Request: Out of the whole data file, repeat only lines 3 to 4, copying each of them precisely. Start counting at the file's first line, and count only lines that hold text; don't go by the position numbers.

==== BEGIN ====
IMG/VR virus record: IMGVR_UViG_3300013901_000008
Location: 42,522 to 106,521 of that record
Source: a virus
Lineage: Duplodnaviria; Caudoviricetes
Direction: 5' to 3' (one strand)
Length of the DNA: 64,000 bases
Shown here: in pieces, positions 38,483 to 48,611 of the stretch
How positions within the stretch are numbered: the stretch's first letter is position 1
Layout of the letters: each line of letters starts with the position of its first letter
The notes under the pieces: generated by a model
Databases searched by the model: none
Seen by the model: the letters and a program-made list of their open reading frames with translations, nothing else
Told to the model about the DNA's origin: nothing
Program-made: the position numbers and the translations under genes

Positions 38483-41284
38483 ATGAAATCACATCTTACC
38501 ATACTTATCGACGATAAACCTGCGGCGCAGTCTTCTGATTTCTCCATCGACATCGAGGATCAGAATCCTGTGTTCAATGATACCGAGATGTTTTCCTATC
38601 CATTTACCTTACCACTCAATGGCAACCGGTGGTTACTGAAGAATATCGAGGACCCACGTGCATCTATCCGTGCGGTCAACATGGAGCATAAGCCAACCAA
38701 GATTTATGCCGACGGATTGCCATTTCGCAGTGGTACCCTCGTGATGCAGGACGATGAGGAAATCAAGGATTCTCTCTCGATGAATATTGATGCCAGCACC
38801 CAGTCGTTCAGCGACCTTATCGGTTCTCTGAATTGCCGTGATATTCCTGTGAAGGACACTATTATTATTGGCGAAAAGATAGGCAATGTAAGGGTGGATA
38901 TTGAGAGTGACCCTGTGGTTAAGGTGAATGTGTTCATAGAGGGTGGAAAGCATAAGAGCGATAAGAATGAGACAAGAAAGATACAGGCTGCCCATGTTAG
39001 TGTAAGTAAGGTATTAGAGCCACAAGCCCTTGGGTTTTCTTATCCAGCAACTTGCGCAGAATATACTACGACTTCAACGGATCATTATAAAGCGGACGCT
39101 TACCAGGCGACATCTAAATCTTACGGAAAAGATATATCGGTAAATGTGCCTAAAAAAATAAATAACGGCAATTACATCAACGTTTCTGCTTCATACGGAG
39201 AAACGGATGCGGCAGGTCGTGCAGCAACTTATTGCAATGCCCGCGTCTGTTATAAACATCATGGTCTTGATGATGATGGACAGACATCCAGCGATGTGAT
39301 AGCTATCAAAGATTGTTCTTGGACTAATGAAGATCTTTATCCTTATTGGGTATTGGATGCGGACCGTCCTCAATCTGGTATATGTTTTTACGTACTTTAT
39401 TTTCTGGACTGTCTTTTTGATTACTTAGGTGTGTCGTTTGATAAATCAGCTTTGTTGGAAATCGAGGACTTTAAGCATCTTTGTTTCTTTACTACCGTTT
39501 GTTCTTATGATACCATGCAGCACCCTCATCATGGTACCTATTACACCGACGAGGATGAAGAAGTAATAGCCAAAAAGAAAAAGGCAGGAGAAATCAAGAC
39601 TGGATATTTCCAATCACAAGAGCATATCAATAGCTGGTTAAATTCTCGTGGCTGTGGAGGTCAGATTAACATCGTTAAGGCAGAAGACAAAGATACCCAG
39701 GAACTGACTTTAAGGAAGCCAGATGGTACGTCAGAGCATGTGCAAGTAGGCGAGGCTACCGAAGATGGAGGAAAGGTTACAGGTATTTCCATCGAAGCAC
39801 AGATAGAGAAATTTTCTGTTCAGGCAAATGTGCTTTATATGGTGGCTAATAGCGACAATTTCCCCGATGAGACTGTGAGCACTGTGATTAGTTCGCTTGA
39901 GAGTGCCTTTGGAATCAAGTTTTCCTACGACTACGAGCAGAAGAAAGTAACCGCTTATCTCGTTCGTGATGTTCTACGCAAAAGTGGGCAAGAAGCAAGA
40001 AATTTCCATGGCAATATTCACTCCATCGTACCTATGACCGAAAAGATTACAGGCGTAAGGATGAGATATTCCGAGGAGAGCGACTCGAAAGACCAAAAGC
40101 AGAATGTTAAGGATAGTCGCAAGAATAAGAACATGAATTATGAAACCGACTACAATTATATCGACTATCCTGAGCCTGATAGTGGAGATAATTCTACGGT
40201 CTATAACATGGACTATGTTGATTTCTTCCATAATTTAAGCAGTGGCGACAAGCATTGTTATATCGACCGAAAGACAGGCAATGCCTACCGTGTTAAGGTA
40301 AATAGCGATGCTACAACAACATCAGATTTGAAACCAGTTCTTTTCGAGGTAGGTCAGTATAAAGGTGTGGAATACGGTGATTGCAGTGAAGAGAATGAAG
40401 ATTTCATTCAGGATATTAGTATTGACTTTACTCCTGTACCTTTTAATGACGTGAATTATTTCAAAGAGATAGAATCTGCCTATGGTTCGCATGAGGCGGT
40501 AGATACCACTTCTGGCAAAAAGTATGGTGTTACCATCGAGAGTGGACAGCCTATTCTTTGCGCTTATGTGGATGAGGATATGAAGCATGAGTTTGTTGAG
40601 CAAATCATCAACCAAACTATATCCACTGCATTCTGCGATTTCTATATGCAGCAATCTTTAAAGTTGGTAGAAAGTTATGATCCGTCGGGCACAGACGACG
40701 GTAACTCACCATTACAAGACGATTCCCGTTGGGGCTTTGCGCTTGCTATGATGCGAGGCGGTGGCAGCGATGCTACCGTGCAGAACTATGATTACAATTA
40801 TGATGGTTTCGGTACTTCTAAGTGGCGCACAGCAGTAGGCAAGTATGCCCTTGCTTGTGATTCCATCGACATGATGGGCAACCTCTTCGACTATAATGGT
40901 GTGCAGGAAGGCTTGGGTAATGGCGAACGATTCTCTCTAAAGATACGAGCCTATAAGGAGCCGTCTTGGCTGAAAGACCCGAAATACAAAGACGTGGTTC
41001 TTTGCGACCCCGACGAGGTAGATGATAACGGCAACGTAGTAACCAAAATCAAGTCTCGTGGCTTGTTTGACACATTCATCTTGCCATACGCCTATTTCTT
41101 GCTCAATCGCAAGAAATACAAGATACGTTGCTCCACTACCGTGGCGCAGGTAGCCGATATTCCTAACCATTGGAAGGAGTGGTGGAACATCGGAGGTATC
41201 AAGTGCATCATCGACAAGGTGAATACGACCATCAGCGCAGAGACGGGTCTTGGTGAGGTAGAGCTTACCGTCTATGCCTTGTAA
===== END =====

Source: a virus
Lineage: Duplodnaviria; Caudoviricetes